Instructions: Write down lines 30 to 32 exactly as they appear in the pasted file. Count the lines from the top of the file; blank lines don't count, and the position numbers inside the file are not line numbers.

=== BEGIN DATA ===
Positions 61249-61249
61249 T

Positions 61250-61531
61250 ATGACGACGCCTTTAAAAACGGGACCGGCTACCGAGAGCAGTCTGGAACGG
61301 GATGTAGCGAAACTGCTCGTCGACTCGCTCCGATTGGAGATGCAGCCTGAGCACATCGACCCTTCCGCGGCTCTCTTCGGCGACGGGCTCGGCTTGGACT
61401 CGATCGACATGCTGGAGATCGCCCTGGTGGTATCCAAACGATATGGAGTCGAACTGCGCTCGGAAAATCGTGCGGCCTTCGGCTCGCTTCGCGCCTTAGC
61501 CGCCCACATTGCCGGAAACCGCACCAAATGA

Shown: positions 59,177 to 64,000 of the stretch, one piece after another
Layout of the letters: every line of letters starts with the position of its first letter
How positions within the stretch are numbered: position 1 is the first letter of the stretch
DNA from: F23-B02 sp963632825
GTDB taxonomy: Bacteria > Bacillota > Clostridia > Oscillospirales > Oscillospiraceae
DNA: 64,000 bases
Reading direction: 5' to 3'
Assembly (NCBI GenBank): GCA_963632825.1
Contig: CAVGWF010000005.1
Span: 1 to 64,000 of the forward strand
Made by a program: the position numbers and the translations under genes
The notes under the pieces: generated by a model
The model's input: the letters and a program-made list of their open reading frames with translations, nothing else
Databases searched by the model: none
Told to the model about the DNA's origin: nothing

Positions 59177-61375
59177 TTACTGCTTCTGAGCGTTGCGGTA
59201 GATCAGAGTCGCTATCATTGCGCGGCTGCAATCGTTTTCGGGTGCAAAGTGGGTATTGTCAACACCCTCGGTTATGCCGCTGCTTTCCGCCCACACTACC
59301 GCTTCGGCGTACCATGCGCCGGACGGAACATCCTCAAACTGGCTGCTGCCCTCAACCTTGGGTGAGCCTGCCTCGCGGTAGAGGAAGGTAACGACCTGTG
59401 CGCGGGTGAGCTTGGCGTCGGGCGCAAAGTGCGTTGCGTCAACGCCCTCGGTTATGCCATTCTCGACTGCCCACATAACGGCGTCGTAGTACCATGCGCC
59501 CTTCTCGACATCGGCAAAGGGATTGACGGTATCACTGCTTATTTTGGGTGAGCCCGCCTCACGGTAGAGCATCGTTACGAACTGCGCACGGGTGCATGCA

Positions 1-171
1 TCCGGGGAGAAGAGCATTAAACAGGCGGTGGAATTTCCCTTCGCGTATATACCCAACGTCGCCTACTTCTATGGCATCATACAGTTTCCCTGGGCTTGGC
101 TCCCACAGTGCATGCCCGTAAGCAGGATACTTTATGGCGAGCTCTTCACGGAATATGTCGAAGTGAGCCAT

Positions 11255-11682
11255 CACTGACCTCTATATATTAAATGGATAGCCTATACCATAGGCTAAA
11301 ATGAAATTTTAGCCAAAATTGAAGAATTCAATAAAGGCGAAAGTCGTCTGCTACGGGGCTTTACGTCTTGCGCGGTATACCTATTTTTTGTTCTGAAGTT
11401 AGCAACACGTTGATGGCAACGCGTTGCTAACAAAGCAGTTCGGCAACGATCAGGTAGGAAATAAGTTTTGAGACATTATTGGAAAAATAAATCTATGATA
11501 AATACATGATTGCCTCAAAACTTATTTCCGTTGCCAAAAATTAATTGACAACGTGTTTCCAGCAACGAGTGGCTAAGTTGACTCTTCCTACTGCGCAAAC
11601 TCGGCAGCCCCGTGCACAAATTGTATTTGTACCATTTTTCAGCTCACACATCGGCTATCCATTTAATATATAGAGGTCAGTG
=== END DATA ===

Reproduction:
1 TCCGGGGAGAAGAGCATTAAACAGGCGGTGGAATTTCCCTTCGCGTATATACCCAACGTCGCCTACTTCTATGGCATCATACAGTTTCCCTGGGCTTGGC
101 TCCCACAGTGCATGCCCGTAAGCAGGATACTTTATGGCGAGCTCTTCACGGAATATGTCGAAGTGAGCCAT

Positions 11255-11682